Warsaw, 20 May 1948. Member of the District Commission for the Investigation of German Crimes, Judge Halina Wereńko, interviewed the person specified below as an unsworn witness. Having been advised of the criminal liability for making false accusations, the witness testified as follows:

Name and surname Tadeusz Marian Knapp aka Knap
Names of parents Ludwik and Maria née Gierasin
Date of birth 10 January 1924, in Warsaw
State and national affiliation Polish
Education high school
Occupation student of the Academy of Political Sciences, Social Department
Place of residence Warsaw, Spokojna Street 3

The outbreak of the Warsaw Uprising caught me at Narbutta Street 50. On 3 August 1944, around 4.00 p.m., an SS unit stationed in the Stauferkaserne came to our house. SS men released a volley in the yard, then went down to the basements and started calling all residence to get out. They robbed us in the gate, taking watches and valuables. Next, they checked documents. We were led out onto Narbutta Street through Kazimierzowska Street. We passed by a tank on the corner of Kazimierzowska Street and Narbutta Street, and its crew, consisting of SS men, beat the passing men with their rifle butts. In the courtyard of the Stauferkaserne on Rakowiecka Street we were segregated: men working in public and private institutions were divided, and the women were released. At 9.00 p.m., while we were standing in the courtyard, the commander of the barracks spoke to us with the help of an interpreter. He said that as long as the uprising lasted we would be executed. Just after that, shots from a machine gun placed on a tower resounded. They shot at a distant target, but we waited to be executed and an atmosphere of panic reigned.

After the departure of the women, I, among a group of those employed in public companies, was led to the building to the left of the entrance. On the following day of my stay, I saw traces of bullets on the wall on the right side of the courtyard, in front of the wall of the building fingers tucked into the ground were red - had traces of blood. I don’t know who was executed under that wall or when. Rumors had it that men employed in private companies were chosen for execution.

After a few days, the Gestapo started arriving and taking groups for labor. Not all of them came back to the barracks complete. I was taken on 13 August in a group of around 20 men. We were employed in digging shooting trenches on Aleje Ujazdowskie, opposite Szopena Street. Later, I was also employed in the barracks area and in loading cars in the city. The Germans guarding us at work used to beat us with rifle butts and kick us. In September (I don’t remember the date) four other prisoners from the Stauferkaserne and I, along with a bigger group from Flak Kaserne, were moved to Wedel’s House on the corner of Puławska Street and Madalińskiego Street. We were employed in cleaning and digging shooting trenches, and burying corpses from the area of Mokotów and Czerniaków. It was already after the capitulation of Mokotów (that is, 27 September 1944). On Rakowiecka Street, we buried corpses brought from the neighboring houses, scattered individually. We buried 19 corpses of men and women from the civilian population. Before burial, German gendarmes, among others Hoffman, cut off corpses’ fingers, as long as they saw a ring on them. In Mokotów (I don’t remember the street or the house number, I would not find the way now), in a house occupied before by the Monaco consulate, we found 11 corpses of elderly people in the basements. They did not have traces of bullets, were exhausted, it seemed that they had died of hunger. On Kazimierzowska Street, in the yards at numbers 14, 16, and 18, another group, which worked simultaneously, buried 72 bodies of men and women from the civilian population and the insurgents. We walked from one house to another in Mokotów. In a quandrangle from Puławska Street to Niepodległości Ave. and from Madalińskiego Street to Grójec railway, we took insurgents’ corpses from houses, [but] the majority were from the civilian population. Hoffman, a confectioner by profession, directed our [group of] ten. A second group buried corpses in Czerniaków, Wacław Szykowny was in it (residing in Włochy).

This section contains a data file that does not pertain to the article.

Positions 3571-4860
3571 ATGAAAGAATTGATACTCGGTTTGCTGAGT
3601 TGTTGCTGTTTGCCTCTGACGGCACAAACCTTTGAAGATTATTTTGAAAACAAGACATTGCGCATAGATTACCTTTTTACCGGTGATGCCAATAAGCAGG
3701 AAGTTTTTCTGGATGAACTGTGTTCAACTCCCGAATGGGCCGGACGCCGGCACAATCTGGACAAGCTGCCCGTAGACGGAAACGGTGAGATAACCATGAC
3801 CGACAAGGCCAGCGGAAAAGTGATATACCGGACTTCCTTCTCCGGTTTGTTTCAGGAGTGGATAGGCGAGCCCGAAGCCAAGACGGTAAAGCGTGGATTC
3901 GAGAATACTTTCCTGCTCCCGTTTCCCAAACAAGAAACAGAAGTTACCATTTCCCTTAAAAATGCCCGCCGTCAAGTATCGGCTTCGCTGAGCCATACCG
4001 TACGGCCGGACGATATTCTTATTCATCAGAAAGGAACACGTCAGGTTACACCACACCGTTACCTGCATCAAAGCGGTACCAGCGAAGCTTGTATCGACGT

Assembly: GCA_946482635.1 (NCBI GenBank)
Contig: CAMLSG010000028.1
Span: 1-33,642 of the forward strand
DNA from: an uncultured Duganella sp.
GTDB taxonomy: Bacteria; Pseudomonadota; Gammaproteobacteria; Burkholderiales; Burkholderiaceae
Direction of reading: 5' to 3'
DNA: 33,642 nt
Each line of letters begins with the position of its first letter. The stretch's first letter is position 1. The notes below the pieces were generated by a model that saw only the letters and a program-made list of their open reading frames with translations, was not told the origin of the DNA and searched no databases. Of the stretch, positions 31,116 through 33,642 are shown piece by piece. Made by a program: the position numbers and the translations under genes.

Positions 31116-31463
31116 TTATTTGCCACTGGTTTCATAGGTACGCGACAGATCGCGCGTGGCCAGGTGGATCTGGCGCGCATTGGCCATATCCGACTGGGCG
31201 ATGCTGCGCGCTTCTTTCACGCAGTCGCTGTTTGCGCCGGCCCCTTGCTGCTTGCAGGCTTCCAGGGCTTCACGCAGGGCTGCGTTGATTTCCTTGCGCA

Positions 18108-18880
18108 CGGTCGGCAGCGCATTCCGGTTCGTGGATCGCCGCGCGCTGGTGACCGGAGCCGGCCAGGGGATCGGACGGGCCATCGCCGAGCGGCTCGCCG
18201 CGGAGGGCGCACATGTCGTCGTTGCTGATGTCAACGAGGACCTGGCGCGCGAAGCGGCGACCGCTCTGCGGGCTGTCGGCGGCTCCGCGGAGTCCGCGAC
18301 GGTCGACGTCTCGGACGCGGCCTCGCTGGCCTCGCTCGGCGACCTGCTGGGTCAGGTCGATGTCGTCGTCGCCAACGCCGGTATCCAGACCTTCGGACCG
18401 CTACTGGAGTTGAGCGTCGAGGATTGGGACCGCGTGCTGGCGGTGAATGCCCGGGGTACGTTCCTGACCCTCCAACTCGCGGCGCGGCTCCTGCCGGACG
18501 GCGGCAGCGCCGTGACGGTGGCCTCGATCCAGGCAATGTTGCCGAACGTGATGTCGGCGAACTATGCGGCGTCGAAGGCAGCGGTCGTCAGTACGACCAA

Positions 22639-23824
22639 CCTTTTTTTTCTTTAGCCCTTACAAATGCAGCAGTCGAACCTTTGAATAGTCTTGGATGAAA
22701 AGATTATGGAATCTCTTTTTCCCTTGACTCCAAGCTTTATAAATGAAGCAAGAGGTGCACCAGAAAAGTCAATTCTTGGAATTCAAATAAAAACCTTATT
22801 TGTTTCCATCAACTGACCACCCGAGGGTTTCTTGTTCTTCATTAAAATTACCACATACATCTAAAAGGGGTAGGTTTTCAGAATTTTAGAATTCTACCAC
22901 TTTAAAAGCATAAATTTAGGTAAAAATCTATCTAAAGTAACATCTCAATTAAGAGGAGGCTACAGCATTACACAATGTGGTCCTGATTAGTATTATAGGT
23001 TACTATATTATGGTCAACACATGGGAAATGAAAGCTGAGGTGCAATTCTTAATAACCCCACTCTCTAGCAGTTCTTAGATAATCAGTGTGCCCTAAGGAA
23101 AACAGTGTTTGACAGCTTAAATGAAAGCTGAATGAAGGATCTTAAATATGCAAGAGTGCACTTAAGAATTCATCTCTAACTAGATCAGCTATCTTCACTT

The SS and the Wehrmacht were stationed in Wedel’s House, apart from our groups used for work.

I don’t remember the surnames of the Germans.

I don’t remember the date, after the end of the works in Mokotów, I was moved in a group of 105 men to the court building in Leszno, where we were used to move court files, to clear out the place for the Wehrmacht and the “Ukrainians”. Later, our group was moved from the court building to the “Helgoland” cinema at Złota Street 38, from which we were taken to work on Leszno Street to the courts.

I don’t remember the date. When we were moved partly to the “Społem” storehouses on Wawelska Street, we worked in loading food, when that storehouse served the Warsaw frontline.

In January 1945, I got a three-day pass. I left and did not come back.

I am attaching my pass as an attachment to this report.

At this the report was concluded and read out.